The LNG vapor will first be diluted and mixed with air and as the wind
speed increases, the released gas will move downwind faster, and the
dispersed gas will be diluted by even a larger quantity of air.
In this modeling, three cases have been studied as below table.
Table 2.

Applied Air Condition


Wind Speed
Case
(m/s)
A
B
C

1.5
5
3.7

Pasquill-Gifford
Stability Class
F (Very Stable)
D (Neutral)
D (Neutral)

Remark
Severest Case

With regard to the concerned concentration limits, 0.1 LEL, 0.5 LEL, 1.0
LEL have been considered for each case.
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5.1.

Scenario 1: PSV On LNG Storage Tank


In addition to the above weather data, design data are also required for
modeling such as PSV hole size and relieving height or orientation. In case
of inground LNG tank of Incheon terminal, the PSV is installed vertically.
The height of discharge point is 19.2 meters from the ground level and
hole diameter is 250 mm.

5.1.1.

Simulation Result
The calculated relieving rate from the PSV is 11.4 kg/s.
1) Case 1A - Wind velocity 1.5m/s, Stability: F (Stable)
The 1.5/F condition is used for the most conservative night time
condition. Lower wind speed and stable atmospheric condition can cause
the explosive vapor cloud to travel over the longest distance among all
the conditions.

Figure 1 A. Case 1A Modeling Result [Wind velocity 1.5m/s, Stability: F


(Stable)]

2) Case 1B - Wind velocity 5m/s, Stability: D (Neutral)


The 5/D condition is used for the neutral daytime condition. Medium
wind speed and neutral stability condition can lead to show a typical
modeling results in most simulations.

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Figure 1 B. Case 1B Modeling Result [Wind velocity 5m/s, Stability: D


(Neutral)]

3) Case 1C - Wind velocity 3.7m/s, Stability: D (Incheon Design Condition)


3.7/D condition is used for the Incheon design condition case. This
weather condition shows a typical dispersion of LNG in the Incheon LNG
terminal area.

Figure 1 C. Case 1C Modeling Result [Wind velocity 3.7m/s, Stability: D


(Incheon Design condition)]

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The range of 0.1 LEL (4,400 ppm) is shown in black on the above graph.
Gray color shows 0.5 LEL (22,000 ppm), and white color shows actual 1.0
LEL (44,000 ppm). Among the three cases, case 1A shows the largest
flammable cloud. The severest dispersion case is case 1A (1.5 m/s wind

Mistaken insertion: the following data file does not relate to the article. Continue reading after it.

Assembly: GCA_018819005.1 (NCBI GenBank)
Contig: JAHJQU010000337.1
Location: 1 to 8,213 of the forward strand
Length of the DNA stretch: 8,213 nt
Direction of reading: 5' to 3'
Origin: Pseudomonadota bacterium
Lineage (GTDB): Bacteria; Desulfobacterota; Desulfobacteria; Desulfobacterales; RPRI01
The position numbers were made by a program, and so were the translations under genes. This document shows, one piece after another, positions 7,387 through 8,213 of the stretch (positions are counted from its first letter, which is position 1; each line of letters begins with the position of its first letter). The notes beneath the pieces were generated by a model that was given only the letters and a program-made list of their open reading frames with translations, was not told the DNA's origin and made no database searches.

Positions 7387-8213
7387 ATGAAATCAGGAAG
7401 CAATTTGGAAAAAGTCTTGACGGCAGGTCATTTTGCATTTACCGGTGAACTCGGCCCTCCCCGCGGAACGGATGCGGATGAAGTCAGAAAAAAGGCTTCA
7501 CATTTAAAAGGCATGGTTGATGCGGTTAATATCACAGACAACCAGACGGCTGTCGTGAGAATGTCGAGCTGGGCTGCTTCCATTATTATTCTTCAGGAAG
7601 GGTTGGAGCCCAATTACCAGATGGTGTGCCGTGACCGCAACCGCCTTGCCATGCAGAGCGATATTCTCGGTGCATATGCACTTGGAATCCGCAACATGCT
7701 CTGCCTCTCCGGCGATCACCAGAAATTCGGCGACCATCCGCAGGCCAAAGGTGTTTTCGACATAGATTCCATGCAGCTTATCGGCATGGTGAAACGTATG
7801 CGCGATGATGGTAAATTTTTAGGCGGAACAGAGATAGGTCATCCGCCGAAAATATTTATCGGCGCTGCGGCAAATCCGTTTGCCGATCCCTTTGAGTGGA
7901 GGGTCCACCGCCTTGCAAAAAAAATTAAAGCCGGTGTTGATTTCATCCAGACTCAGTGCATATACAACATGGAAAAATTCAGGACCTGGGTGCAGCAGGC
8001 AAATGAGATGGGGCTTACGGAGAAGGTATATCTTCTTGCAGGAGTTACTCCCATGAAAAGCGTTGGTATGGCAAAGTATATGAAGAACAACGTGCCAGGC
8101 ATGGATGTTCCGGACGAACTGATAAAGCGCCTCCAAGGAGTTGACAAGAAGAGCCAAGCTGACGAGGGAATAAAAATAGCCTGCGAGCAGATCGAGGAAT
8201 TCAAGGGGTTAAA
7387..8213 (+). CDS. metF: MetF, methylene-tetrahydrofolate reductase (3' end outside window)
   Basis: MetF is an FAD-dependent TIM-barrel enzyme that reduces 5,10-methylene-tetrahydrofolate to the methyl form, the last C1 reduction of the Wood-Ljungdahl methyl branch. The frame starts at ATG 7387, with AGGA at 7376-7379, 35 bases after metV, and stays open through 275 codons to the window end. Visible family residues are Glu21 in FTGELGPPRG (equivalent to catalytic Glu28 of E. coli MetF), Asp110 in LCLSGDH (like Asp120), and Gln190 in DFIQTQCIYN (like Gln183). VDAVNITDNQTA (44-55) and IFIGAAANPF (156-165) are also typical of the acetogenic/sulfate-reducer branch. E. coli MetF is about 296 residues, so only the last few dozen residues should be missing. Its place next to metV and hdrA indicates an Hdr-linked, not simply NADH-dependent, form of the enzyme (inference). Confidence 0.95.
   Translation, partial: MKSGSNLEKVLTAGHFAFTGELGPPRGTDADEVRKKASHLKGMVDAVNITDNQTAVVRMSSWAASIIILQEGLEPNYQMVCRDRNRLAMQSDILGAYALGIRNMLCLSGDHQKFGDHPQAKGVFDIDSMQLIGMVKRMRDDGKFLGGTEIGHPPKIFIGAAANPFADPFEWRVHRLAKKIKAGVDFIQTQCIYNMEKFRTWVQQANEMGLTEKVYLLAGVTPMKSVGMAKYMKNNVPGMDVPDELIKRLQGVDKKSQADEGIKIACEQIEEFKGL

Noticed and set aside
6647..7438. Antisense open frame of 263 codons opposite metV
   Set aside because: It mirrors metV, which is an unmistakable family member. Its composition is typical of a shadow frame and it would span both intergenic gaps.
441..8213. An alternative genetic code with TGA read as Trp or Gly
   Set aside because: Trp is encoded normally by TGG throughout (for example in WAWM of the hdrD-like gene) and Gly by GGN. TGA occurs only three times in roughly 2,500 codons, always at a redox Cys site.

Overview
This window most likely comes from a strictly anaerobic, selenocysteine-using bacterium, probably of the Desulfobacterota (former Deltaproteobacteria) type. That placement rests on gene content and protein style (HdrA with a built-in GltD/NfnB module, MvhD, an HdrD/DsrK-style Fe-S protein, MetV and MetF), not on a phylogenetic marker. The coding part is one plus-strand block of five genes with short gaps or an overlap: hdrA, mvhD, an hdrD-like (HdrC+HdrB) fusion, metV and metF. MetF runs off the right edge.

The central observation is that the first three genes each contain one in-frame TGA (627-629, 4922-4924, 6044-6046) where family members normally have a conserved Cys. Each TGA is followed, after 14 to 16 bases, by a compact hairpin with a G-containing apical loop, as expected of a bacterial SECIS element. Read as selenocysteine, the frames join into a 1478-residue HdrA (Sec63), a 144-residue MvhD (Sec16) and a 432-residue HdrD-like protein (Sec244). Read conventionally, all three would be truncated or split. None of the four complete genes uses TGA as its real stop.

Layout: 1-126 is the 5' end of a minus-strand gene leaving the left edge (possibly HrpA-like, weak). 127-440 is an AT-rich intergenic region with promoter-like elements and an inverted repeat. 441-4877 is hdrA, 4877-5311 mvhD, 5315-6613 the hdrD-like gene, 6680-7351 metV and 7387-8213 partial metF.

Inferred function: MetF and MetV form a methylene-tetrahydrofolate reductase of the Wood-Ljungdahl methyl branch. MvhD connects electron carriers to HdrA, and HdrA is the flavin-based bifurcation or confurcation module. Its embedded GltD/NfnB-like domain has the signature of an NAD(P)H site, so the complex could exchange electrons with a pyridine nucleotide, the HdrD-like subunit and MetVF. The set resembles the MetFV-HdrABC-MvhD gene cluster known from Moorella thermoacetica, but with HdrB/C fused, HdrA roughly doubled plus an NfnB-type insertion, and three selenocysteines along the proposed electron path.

speed, F condition) among the three cases. It is due to relatively low wind
speed and stable air condition. In this case, 0.1 LEL range can be reached
240 meters horizontally and up to 65 meters vertically.
If ignition source exists within the LEL range, there will be a possibility of
jet, flash or explosion. Thus, every potential ignition source has to be
placed outside of this range or every electrical apparatus in the range has
to be explosion proofed.
In case of Incheon LNG terminal, the whole process area has been
classified as hazardous area. And flare (flare is open ignition source) is
located more than 300 meters away from the LNG storage tank.
According to the Korean City Gas Law, the safety distance between the
LNG storage tank and plant boundary is determined based on the stored
volume of LNG storage tank. In case of inground LNG tank which has
200,000 m3 capacity, the minimum distance is specified as 85 meters. In
the above dispersion results, dispersion range of 1.0 LEL in horizontal
direction is less than 10 meters, which is within the regulatory minimum
distance.
5.2.

Scenario 2: PSV On Vaporizer


The discharge point of PSV which is installed on outlet line of vaporizer is
19.6 meters from the ground level. The PSV discharge direction is vertical
and hole diameter of this PSV is 48mm. This system has higher pressure
and temperature compared to PSV on LNG storage tank. Therefore,
different results can be expected.

5.2.1.

Simulation Result
1) Case 2A: Wind velocity 1.5m/s, Stability: F (Stable)
The 1.5/F condition is used for the most conservative night time
condition. Lower wind speed and stable atmospheric condition can cause
the explosive vapor cloud to travel over the longest distance among all
the conditions.

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Figure 2 A. Case 2A Modeling Result [Wind velocity 1.5m/s, Stability: F


(Stable)]

2) Case 2B: Wind velocity 5m/s, Stability: D (Unstable)


5/D condition is used for the neutral daytime condition. Medium wind
speed and neutral stability condition leads to show a typical modeling
result in most simulations.

Figure 2 B. Case 2B Modeling Result [Wind velocity 5m/s, Stability: D


(Neutral)]

3) Case 2C: Wind velocity 3.7m/s, Stability: D (Incheon Design Condition)


3.7/D condition is used for the Incheon design condition case. This